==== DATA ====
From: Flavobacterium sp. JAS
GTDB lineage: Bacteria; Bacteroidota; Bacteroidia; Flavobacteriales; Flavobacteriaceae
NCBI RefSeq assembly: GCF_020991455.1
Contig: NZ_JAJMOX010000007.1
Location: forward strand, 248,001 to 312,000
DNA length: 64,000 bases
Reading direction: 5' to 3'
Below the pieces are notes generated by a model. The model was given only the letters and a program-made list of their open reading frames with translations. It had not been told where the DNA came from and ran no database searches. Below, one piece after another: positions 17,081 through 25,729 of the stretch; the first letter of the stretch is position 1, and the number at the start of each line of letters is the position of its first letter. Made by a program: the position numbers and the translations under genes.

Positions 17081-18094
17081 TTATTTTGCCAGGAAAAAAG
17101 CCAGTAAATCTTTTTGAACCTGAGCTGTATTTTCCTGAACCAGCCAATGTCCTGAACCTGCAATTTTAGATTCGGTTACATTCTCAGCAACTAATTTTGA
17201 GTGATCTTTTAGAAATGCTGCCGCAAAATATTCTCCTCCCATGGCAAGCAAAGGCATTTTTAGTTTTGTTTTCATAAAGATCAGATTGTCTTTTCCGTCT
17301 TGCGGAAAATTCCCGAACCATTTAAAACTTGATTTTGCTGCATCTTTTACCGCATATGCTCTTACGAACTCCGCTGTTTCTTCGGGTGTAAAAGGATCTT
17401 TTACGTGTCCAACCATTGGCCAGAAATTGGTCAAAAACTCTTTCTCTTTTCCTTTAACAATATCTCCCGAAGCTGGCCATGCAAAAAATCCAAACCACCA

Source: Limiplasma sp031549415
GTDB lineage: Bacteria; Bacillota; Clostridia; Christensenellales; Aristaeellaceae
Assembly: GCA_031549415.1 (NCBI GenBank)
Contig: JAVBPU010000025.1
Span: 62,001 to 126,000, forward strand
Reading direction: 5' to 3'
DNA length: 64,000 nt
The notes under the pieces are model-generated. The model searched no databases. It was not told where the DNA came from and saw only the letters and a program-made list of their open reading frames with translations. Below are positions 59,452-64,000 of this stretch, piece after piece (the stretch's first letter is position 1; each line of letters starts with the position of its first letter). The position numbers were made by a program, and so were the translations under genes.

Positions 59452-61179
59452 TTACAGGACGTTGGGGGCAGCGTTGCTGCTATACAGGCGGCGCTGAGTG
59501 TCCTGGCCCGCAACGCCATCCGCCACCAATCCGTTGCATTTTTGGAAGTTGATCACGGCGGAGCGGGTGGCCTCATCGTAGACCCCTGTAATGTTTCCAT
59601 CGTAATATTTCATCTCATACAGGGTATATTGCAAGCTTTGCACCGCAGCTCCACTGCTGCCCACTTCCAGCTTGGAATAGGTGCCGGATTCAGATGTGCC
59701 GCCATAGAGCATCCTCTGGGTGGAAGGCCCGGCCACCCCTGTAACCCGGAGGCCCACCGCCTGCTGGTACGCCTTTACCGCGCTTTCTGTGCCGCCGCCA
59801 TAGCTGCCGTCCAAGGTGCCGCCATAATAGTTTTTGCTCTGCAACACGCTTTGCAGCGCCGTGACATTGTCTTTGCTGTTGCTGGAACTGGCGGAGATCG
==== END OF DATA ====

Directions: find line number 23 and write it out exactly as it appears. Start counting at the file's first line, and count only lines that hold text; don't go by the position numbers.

Positions 59452-61179